Irish Brigade

The story of the 38th (Irish) Brigade in the Second World War

18th November 1943


18.11.43

My Dearest Olive,

Received an airgraph from you dated 25/10 and headed Pbii. Presumably Pbi is somewhere on the way. It infuriates me to read about Jenny – how ever did she have the audacity to refuse to pay any money, what excuse or reason did she give?  I hope you will let me have her address and I will write her my best letter. I am deeply sorry I did not get her out during embarkation leave, but she made so many promises about paying back what she owed etc and I did not want to spoil the last leave with rows, so I let it go, thinking it would be alright. …Johnny used to say he never knew anyone who could impact so much venom into so few words and there will be quite of lot of venom on this occasion.

I have got rather a nasty cold at the moment and do not feel over well. I have not really felt fit since my wounds – don’t get alarmed as it is just that I don’t feel in that peak of condition that you know I have often felt in the past. The weather has been rather chilly and wet of late and that may be partly accounting for it. It is dark just after 5, which makes a dreary evening as sometimes we are unable to use any light. When we are sheltering in an old farmhouse, as at the moment, we have a hurricane lamp but the surroundings are rather gloomy. Still, it is better than sitting in a slit trench which we have to do often enough. Our hours of retiring to sleep are a trifle early compared with ordinary standards.

I have just heard that McConnell was killed early in September, only a few days after we said good bye to one another. The news came from a new draft that has just arrived, who said it was reported at Saltfleet shortly before they left England.  Poor old Mac, a nicer chap one could not ask to meet and as you know devoted to his wife who he had only married 18 months before and spent very little time with. He was eagerly looking forward to settling down after the war and having some children. Of the six of us at Saltfleet early in July, four have been killed in that short time – only Desmond Woods and I are still alive, I should imagine if there is any sort of law of averages, we should stand a reasonable chance of survival.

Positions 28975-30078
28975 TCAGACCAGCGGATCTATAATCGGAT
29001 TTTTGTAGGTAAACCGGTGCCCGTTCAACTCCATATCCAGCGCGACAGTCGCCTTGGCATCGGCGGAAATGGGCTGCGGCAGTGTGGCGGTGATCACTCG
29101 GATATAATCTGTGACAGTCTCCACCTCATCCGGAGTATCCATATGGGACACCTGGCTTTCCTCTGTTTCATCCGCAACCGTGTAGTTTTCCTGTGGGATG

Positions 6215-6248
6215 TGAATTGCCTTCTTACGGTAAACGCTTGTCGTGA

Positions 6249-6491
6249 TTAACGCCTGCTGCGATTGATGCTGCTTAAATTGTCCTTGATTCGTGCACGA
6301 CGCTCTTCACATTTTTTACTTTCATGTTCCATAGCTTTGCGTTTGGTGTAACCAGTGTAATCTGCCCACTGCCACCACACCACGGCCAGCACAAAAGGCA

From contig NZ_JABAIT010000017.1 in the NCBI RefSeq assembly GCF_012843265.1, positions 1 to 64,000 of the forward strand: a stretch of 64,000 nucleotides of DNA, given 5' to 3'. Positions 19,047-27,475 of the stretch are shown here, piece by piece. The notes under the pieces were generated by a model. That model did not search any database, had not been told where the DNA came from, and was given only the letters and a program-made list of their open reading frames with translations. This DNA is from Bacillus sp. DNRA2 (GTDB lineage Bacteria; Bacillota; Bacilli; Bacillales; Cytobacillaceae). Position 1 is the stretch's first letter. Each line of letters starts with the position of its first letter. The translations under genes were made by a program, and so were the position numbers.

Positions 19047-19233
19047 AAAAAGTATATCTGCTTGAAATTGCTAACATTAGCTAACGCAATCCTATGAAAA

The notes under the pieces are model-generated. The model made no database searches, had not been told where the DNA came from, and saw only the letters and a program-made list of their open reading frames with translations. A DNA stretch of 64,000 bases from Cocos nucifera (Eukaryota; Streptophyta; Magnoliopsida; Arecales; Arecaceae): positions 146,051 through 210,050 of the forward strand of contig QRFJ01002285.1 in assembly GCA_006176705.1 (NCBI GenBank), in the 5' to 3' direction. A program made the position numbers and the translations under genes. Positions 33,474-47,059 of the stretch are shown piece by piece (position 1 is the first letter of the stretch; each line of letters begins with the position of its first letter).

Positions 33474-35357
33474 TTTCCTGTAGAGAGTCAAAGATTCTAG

The platoon Sergeant of 12 platoon (Johnny’s old platoon) told me that the lads were very touched and extremely pleased with my talk to them. He said they are tremendously proud of their platoon and keep on impressing on the newcomers what a great fighting platoon they belong to and what a reputation they have to live up to. The Sergeant Major thinks that morale in that platoon is far higher than any other in the battalion. I feel sorry for the platoon commander who has to take them over – they were devoted to John. I am letting their Sergeant command them as long as possible – he is a very good fellow and I keep a friendly and helpful (I hope) eye on them and so far the arrangement is working very well. Some people in this battalion thought John had a very off hand manner; perhaps he had towards those he did not care much about, but I have found that those he liked, as he liked his platoon for example, thought the world of him. Several of them asked me if I could let them have a photo of him.

Denis strongly agrees with your theories on telepathy and about the influences of houses.  He remembers you discussing the subject at Omagh.  Have you heard from Susan lately?  I should soon be getting a reply to my letter to her. Have you kept in touch with any people in St. Albans such as Allan and Molly. I have written to them; also Freda Revill. It was a great pity about Pat’s baby. I expect it was a big blow to her.

All my love and kisses, most precious of wives, one day we will be together. 

Big kisses for Valerie.

  

Lawrence.

 



 

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